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Mr. Hurd: To ask the Secretary of State for Education and Skills how many students aged 16 to 18 years are in receipt of education maintenance allowance in each institution in Hillingdon Local Education Authority. 
This is a matter for the Learning and Skills Council, who operate education maintenance allowances for the DfES and hold the information
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about take-up of the scheme. Mark Haysom, the Council's chief executive, has written to the hon. Member with the information requested and a copy of his reply has been placed in the House Library.
I am writing in response to your Parliamentary Question that asked how many students 1618 years of age are in receipt of educational maintenance allowance in each institution in Hillingdon Local Education Authority?"
Education Maintenance Allowance is available to 1619 years olds in Full-Time Further Education. The number of young people in receipt of Education Maintenance Allowance in each institution in Hillingdon Local Education Authority Areas at 30 January is displayed in the attached table.
I hope this information is helpful and addresses your question. If you would like further details please contact Chris Bradley at the LSC National Office on 0114 207 4512 or firstname.lastname@example.org
Jacqui Smith: My Department has not calculated education productivity, but hasas part of the Atkinson Reviewworked with the Office for National Statistics to improve measures of inputs and outputs, which ONS has used to calculate their own estimates of productivity in the compulsory education system. These estimates are, in broad terms, calculated by dividing outputs (measured by pupil numbers adjusted for school absence and the quality of education output) by inputs (measured by deflated education spending). Since there are various ways of measuring quality, ONS has published several estimates of education productivityand the underlying methodologyin Public Service Productivity: Education", in October 2005.
The link between education inputs and outputs is complex, especially because there are time lags between changes in inputs being fully reflected in outputs. ONS argue that a single number for productivity cannot capture all the costs and benefits of the Government's investment in the education sector. Any estimateshowever calculatedtherefore need to be interpreted alongside other forms of corroborative evidence on inputs and outputs.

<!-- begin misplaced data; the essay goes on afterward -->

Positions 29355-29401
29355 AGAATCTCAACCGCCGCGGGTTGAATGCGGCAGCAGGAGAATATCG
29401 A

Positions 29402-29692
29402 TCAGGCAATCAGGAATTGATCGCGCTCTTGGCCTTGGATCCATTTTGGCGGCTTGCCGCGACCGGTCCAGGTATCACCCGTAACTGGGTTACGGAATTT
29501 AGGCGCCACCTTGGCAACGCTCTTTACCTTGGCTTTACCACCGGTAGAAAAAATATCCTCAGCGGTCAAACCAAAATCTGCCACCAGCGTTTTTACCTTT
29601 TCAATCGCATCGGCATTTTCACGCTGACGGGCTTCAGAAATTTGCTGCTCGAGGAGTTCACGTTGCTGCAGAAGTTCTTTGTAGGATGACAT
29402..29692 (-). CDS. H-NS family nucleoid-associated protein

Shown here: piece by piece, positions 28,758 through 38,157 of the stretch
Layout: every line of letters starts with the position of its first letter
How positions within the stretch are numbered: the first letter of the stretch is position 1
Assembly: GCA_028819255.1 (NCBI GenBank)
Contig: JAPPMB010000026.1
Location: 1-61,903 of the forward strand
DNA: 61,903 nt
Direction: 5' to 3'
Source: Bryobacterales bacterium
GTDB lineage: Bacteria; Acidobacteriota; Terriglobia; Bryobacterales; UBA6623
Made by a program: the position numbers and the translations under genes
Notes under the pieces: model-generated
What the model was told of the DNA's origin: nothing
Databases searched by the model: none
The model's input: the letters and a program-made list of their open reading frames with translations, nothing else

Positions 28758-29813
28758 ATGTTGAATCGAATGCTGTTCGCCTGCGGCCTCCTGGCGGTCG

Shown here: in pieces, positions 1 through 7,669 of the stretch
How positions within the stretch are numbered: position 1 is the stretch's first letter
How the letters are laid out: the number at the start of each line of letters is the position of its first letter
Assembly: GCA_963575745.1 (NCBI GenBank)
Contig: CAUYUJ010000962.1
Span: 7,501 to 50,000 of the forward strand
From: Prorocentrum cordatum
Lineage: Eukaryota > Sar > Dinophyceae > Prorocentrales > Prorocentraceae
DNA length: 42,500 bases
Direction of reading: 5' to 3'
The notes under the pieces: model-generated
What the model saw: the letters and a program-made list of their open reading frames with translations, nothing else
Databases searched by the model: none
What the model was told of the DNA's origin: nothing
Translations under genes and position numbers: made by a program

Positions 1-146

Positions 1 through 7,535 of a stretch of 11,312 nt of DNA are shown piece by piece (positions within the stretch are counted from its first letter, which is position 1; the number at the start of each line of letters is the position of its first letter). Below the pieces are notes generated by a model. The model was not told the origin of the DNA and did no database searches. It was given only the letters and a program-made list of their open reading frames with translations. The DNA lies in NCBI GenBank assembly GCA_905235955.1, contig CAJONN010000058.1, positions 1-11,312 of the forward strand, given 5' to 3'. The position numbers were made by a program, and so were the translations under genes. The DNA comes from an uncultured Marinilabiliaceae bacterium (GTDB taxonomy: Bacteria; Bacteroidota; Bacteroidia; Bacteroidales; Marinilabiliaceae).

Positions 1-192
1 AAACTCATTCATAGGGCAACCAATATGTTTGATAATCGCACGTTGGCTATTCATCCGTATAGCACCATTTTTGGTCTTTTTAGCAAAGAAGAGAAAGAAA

Dr. Kumar: To ask the Secretary of State for Education and Skills if she will publish all the research undertaken to support the structural changes proposed in the White Paper, Higher Standards, Better Schools for All". 
Glenda Jackson: To ask the Secretary of State for Education and Skills when her Department will publish the study conducted by the Institute of Education into the Government White Paper on Education. 
Mrs. Villiers: To ask the Secretary of State for Education and Skills how much is expected to be saved as a result of meeting the civil service work force reductions targets for her Department set out in the 2004 Spending Review; and whether these savings count towards the agreed efficiency target for her Department set out in the review. 
Bill Rammell: The Department expects to save around 15 per cent. in real terms against its administration budget at the time of the efficiency review as a result of meeting its civil service work force reduction targets. These savings will count against the efficiency review target.
Mrs. Villiers: To ask the Secretary of State for Education and Skills how much of the agreed efficiency target for her Department set out in the 2004 Spending Review is to be cashable; and under what budget headings these cashable efficiency savings will be re-spent.